21,040

38,877

40,112

41,680

41,992

44,675

47,168

22,310

24,084

25,839

19,960

20,886*

21,418

75,176

81,510

87,399

24,942

25,874

26,994

42,383

44,648*

47,097

21,997

22,936*

23,866

33,872

36,631

38,671

30,601

33,471

36,285

22,609

24,570

26,576

28,551

30,687

32,489

*IMF estimation Source: IMF, 2007

514

Alaeddinoglu, F., Can, A. S. (2009). Developing international market entry strategies for cultural tourism of Turkey. International Journal of Human Sciences [Online]. 6:1. Available:

http://www.insanbilimleri.com/en

Technological factors help potential tourists to reach some information for their probable tourist destination places since Internet is widely used by cultural tourists to get travel information about their probable holiday destination places. Internet usages of 19 countries which are listed in Table 1 are illustrated in Figure 1. In spite of having highest GDP, Kuwait, Bahrain, Iceland, Qatar, Luxemburg, The Greek Administration of Southern Cyprus (GASC), Slovenia, Singapore, and Ireland’s people does not commonly use Internet. GASC has also barrier to entry for Turkish cultural tourism because she has not been recognized as an independent country by Turkey due to some political debate between them. Because of these reasons, those countries are eliminated as potential entry candidates for Turkish cultural tourism.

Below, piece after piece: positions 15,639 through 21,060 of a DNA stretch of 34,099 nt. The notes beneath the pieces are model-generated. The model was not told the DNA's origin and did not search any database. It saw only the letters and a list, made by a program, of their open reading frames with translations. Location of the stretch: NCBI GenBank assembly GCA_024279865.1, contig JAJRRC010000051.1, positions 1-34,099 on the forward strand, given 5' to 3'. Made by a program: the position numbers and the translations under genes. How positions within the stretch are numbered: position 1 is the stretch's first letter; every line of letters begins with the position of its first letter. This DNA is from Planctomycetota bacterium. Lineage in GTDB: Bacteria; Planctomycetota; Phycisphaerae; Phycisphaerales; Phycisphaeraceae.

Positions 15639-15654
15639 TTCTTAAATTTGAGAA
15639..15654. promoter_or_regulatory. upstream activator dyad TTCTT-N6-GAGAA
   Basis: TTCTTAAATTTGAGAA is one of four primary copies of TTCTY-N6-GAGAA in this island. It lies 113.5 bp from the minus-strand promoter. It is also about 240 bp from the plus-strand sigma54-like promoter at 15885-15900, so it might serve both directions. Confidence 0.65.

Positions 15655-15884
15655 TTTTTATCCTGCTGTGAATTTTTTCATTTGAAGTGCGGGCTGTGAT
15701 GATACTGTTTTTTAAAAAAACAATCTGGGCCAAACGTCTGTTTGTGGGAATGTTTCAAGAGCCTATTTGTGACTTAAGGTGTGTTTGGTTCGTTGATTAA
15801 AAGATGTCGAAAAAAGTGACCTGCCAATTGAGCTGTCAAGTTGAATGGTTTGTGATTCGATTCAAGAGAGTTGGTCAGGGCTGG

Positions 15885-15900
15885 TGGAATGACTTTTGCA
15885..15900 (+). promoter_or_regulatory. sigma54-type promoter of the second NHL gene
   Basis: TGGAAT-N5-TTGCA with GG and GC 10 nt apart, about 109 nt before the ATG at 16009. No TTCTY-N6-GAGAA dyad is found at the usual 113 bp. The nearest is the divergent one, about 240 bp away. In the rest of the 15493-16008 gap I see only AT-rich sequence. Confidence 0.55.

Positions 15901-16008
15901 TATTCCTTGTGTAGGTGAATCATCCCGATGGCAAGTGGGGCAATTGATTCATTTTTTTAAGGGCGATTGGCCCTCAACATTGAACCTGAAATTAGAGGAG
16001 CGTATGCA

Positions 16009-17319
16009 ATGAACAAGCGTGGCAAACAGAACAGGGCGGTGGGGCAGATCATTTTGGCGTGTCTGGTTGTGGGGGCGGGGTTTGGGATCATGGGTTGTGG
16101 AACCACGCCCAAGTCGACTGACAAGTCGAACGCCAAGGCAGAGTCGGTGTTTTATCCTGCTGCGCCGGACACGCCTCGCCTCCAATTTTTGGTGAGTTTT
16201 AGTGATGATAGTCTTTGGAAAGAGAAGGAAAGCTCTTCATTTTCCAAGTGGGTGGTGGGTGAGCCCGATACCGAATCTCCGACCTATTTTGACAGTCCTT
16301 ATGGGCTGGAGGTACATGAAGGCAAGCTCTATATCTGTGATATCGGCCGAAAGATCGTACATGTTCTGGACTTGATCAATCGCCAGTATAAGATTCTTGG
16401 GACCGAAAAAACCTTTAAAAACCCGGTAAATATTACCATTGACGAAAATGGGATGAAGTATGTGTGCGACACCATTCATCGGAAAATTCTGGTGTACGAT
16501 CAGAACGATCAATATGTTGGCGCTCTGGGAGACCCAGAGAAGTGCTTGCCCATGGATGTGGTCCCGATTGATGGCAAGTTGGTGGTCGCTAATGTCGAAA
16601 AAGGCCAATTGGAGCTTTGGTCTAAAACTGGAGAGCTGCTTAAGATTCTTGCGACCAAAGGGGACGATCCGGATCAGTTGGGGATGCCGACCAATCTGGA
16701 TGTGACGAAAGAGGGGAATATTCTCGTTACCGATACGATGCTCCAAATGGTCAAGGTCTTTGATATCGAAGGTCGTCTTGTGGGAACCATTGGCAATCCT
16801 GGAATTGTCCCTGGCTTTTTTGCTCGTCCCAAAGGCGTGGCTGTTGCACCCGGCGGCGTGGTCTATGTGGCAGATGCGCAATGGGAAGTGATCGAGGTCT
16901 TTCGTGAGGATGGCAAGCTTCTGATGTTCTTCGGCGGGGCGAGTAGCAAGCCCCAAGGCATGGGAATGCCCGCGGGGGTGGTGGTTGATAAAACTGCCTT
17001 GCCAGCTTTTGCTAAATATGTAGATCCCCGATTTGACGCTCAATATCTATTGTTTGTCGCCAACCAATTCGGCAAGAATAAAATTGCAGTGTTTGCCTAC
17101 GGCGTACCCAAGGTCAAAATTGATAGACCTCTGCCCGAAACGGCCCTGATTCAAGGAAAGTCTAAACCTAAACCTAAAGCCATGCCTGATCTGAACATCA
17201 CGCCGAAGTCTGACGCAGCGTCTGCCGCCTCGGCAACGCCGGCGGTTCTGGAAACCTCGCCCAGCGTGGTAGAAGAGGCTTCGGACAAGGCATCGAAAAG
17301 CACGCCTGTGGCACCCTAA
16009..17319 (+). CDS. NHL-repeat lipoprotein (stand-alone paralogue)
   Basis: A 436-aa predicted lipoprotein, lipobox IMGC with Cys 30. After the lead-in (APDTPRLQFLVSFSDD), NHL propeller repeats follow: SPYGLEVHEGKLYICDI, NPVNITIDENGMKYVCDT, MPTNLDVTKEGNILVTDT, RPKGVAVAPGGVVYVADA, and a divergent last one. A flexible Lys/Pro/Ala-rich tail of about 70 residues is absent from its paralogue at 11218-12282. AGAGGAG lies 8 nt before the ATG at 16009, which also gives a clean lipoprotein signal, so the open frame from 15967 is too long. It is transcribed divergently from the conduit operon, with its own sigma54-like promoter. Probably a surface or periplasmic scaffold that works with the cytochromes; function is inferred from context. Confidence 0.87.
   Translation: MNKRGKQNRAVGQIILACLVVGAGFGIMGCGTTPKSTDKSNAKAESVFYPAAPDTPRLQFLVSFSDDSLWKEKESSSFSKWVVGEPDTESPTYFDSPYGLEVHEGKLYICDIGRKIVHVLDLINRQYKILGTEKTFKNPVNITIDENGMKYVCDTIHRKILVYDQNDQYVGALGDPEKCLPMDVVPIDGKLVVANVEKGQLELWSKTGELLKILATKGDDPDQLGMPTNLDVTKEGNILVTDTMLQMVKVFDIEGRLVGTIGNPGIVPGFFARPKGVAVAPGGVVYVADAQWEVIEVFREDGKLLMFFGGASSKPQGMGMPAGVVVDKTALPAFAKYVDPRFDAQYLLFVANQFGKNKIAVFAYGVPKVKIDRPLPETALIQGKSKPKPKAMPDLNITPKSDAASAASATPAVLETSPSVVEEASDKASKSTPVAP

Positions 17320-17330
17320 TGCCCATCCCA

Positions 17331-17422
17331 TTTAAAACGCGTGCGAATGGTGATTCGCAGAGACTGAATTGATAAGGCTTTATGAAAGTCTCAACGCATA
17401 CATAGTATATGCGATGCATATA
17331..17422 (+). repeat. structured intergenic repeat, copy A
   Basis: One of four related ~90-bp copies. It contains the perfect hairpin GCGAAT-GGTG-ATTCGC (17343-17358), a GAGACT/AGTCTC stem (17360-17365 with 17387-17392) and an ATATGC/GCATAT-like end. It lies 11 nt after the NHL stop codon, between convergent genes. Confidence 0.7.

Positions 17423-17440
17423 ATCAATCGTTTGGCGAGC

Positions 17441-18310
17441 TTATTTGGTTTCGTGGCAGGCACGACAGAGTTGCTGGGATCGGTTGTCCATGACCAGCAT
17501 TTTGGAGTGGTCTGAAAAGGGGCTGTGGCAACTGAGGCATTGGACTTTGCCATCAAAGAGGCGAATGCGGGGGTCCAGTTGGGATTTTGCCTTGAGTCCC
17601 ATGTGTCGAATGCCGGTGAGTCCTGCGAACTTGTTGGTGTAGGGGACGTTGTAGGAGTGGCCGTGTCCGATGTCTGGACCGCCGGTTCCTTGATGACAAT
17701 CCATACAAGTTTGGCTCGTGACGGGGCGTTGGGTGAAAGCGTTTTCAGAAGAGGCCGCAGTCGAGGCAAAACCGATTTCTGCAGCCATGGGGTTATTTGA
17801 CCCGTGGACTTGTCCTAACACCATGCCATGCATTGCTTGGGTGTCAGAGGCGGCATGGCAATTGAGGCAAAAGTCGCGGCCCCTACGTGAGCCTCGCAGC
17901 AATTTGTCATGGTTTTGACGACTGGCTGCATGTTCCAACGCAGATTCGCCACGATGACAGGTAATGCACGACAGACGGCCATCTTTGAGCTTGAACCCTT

Figure 1: Internet Usage

for Turkish cultural tourism. Figure 1: Internet Usage Source: Internet World Statistics web site. Every people

Source: Internet World Statistics web site.

Every people can be seen as a potential tourist to attend the mass tourism: however, to join the cultural tourism, potential tourists need to know some basic information about the type of tourism which they want to experience it. This directly related to people’s education level. Social factors such as education level can help Turkish DMO to determine the potential entry candidate market. Based on OECD data (see Table 2), countries which have the lowest upper secondary or higher graduation level of 25-64 years olds are Greece and Portugal with 56.2 per cent and 25.2 per cent, respectively. Czech Republic (12.3%), Portugal (12.5%), Greece (14.7%), Hungary (16.6%) and New Zealand (17.6%) have the lowest tertiary type of “A” attainment rate of 25-64 years. Czech Republic also has the lowest first-time tertiary-type “A” (ISCED